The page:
Skagway Alaska Train
Photo Credit: LembiBuchanan,



About Skagway (Tlingit: Shgagwéi)

A colorful gold rush history, beautiful setting, and a lot of cruise ships makes Skagway one of the most interesting and popular towns to visit in the Inside Passage. Location on traditional Tlingit land, Shgag̱wéi means “bunched up or roughed up water” and refers to the whitecaps that form from strong winds. 

Beginning in 1897, Skagway and the nearby valley of Dyea were the starting place for more than 40,000 gold-rush stampeders who headed to the Yukon primarily by way of the Chilkoot Trail during the Klondike Gold Rush. Today, visitors are transported back in time to the gold rush days along the seven-block corridor on Broadway that features historic false-front shops and restaurants, wooden sidewalks, locals in period costumes, and restored buildings, many of which are part of the Klondike Gold Rush National Historical Park.

Downtown Skagway
Photo Credit: Pixabay, Patjosse

Getting to Skagway

The vast majority of visitors to Skagway — over one million per year — arrive in town by cruise ship for a day in port. Skagway is also accessible via the Alaska Marine Highway ferry system. Skagway is one of the few Inside Passage communities accessible by road via the Klondike Highway, which crosses the US/Canadian Border into the Yukon Territory. Several companies provide air-taxi service between Skagway and other Inside Passage communities, with daily scheduled flights between Juneau and Skagway.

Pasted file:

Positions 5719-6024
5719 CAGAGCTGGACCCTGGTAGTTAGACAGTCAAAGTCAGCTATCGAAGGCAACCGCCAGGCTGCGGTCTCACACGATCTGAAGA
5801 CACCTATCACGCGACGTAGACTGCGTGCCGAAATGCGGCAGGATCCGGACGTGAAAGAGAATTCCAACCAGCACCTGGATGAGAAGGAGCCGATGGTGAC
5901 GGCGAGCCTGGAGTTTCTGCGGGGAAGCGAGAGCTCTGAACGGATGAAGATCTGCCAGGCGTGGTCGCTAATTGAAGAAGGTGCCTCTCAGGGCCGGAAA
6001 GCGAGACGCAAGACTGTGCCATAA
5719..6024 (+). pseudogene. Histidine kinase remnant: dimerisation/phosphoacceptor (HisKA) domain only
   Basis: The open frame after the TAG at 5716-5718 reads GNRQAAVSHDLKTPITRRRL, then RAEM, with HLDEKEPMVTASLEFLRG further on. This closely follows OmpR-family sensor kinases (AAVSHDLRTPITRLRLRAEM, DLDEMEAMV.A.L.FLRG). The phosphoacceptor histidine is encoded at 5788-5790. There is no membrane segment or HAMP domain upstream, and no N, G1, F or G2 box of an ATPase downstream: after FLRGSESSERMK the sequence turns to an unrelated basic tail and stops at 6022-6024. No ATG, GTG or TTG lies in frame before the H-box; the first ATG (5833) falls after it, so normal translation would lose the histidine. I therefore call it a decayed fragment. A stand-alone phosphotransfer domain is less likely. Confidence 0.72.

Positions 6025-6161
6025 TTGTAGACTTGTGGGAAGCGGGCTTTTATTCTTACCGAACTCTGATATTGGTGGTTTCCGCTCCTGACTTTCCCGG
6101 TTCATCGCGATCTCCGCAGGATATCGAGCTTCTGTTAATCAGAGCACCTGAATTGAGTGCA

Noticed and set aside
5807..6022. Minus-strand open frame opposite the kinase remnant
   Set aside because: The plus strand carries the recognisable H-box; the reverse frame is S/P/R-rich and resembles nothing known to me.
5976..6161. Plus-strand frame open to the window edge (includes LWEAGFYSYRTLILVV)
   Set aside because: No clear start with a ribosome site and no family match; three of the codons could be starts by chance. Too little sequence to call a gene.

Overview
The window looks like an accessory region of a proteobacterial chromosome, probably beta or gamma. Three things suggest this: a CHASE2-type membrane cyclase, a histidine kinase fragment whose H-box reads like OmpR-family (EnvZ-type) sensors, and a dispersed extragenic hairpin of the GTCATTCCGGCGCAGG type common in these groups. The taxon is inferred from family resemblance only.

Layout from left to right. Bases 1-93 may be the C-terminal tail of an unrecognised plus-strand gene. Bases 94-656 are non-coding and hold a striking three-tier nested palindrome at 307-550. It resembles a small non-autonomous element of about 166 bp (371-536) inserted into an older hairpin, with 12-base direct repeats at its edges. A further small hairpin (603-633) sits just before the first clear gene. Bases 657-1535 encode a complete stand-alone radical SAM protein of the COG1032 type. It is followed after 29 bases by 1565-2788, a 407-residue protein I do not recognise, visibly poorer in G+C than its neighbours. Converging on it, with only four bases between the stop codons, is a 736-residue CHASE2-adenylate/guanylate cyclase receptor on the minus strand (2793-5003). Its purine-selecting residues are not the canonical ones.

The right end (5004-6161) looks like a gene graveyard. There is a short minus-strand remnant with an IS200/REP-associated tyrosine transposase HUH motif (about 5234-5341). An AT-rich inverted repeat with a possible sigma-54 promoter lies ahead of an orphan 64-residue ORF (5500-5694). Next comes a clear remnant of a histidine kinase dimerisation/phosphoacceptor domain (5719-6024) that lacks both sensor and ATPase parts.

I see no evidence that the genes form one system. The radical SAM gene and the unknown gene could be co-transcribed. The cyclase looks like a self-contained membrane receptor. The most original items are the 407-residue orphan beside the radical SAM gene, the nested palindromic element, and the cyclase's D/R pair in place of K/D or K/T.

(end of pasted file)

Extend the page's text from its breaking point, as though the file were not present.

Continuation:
Things to Do in Skagway

Though the town has a rich gold rush history, today Skagway survives almost entirely on tourism, as bus tours and more than 400 cruise ships a year turn this small town into a boomtown again every summer. Up to five ships a day stop here and, on the busiest days, more than 8,000 visitors — 10 times the town's resident population — march off the ships and turn Broadway Avenue into a modern-day version of the Klondike Gold Rush.



Visitors can explore the colorful history and characters of the Klondike Gold Rush in the heart of downtown Skagway along Broadway Avenue. More than 20 historic buildings have been preserved by Klondike Gold Rush National Historical Park, including The Moore House, Jeff Smith’s Parlor, and The Mascot Saloon. Park Rangers lead Ranger Chats throughout the summer, and visitors can check in at the Visitor Center each morning to learn about the time and topic of that day’s chat.

Built in 1898, the Mascot Saloon was one of 70 saloons open during Skagway's heyday as ”the roughest place in the world.” Today, it is the only saloon in Alaska that doesn't serve beer, wine, or a drop of whiskey. Instead, the National Park Service has restored the saloon to its Gold Rush days and turned it into a museum that examines the vices — gambling, drinking, and prostitution — that followed the stampeders to the goldfields. Go ahead and belly up to the bar for pint of sinful history.